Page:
The Mariners have yet to do much to supplement the hire of Robinson Cano, which means GM Jack Zduriencik’s draftees have to have breakthrough seasons. Big ask.
It’s a little harsh to say “never mind” to the debut season of Robinson Cano as a Mariner. But the pressure on him in 2014 is far less than on general manager Jack Zduriencik and his previous hires. He’s the guy who convinced CEO Howard Lincoln to walk from the major leagues’ kiddy pool to the adult swim party by saying the rest of the team is ready.
With spring training underway and precious little help delivered so far to supplement Cano’s hire for a team that was 71-91, the season will rise or fall on delivery of promise from young players Zduriencik drafted to become, finally, major-league-average contributors.
That’s asking a lot.
Position players Mike Zunino, Jesus Montero, Dustin Ackley, Justin Smoak, Michael Saunders and Carlos Triunfel, and pitchers Taijuan Walker and James Paxton are the healthy players on the 40-man roster who are what remains from Zduriencik’s top draft selections among Baseball America’s annual listing of top 100 prospects.
Smoak and Montero, both young vets acquired via trade by Zdurencik, were included because they were prospects in other organizations comparable to Seattle’s choices.
Baseball America is by no means a final arbiter of baseball talent. To cite just two examples, neither 3B Kyle Seager nor SS Brad Miller, two key parts of the Mariners’ future, never made any of BA’s top 100 lists.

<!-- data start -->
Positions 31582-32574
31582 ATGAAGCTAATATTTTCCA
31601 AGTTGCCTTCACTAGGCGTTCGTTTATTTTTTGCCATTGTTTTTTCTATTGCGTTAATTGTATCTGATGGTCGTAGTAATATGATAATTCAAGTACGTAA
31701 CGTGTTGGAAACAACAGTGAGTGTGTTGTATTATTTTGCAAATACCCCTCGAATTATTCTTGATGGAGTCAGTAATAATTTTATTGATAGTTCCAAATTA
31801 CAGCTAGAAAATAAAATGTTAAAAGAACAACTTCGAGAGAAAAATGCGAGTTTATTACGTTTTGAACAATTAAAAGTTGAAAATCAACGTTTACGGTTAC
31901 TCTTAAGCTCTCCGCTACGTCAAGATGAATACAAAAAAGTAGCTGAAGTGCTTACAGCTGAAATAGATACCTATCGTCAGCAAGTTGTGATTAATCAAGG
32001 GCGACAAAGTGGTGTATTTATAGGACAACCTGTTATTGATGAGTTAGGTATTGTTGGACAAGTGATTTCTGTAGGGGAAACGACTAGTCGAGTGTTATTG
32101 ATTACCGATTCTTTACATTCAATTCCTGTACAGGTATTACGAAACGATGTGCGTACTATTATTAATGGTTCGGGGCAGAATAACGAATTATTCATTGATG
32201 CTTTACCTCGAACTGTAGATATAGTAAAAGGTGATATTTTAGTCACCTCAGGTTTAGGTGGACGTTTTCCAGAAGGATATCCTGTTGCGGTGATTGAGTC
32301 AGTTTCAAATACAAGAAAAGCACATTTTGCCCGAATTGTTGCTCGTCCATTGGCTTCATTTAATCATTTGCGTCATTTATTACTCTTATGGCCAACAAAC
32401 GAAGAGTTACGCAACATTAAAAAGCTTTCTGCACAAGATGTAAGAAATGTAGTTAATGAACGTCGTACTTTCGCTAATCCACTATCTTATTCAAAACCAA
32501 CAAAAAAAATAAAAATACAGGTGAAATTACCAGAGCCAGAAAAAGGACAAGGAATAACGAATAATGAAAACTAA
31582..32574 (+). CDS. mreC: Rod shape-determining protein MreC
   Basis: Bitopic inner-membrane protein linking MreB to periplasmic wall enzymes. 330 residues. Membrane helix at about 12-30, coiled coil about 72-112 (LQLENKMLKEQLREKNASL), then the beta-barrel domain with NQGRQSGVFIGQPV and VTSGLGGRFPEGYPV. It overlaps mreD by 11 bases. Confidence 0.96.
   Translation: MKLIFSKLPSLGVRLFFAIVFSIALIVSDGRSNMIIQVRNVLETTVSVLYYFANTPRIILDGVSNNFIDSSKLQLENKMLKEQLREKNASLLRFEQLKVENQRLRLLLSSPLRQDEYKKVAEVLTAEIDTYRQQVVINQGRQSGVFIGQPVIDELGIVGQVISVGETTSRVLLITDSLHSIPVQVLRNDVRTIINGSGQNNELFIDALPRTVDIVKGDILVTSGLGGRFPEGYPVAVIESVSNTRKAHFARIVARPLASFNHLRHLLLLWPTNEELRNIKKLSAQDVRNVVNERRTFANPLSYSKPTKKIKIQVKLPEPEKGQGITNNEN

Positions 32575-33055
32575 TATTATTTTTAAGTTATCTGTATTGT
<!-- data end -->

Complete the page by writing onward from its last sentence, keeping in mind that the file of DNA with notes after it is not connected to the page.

But BA’s lists are range-finders among scouting sources about farm-system talent most highly regarded in each year’s draft. Naturally, it’s subjective. And more than nine out of 10 overall draftees on every MLB club never get a sniff of the major leagues.
But the top picks are annually the most important source of premier talent whose contract rights can be controlled for the first six years of service time.
It is this talent pool from which most championship teams most times are made — and helps preclude making hugely expensive gambles in the veteran free agent market.
Here’s a look at Mariners prospects over the past 10 years of BA’s top 100 lists, which means five years under Zduriencik and five years under his predecessor, Bill Bavasi:
From these listings, it’s plain that the Mariners so far haven’t received much from the top end of the draft, to which most scouting resources are devoted.
Even when the Mariners chose well, as in the cases of Adam Jones, Shin-soo Choo and Brandon Morrow, they traded them away for next to nothing in return. In the case of Pineda, it could happen again. If Pineda, who had a lost year with the Yankees, returns to form, he will make a disaster out of his trade for Montero, who has eaten and PED’d his way out being a major-league contributor.
Many of the draftees under Zduriencik are early in their major league careers. They also are forced to be among the key figures this season to support the Cano decision, which has to succeed early in his 10-year term.
Zunino at catcher, Smoak at first base, Miller/Franklin at shortstop, Ackley and Saunders in the outfield, and Walker and Paxton in the rotation are presumed to be starters, yet all were below major league average players a year ago, or just at the beginning. Most have to deliver this season.
The 10 years of under-production from top draftees, whether by their own shortcomings, injuries or the failure to get adequate return on trades, is at the heart of the Mariners’ failure to return to the post-season since 2001.
Even though Zduriencik has given himself credit for rebuilding the farm system, there is no getting around these two facts:
Zduriencik’s five-year record: 359 wins, 451 losses.
Bavasi’s five-year record: 359 wins, 451 losses.
For reasons not entirely clear, Zdurencik gets a sixth year to break the tie.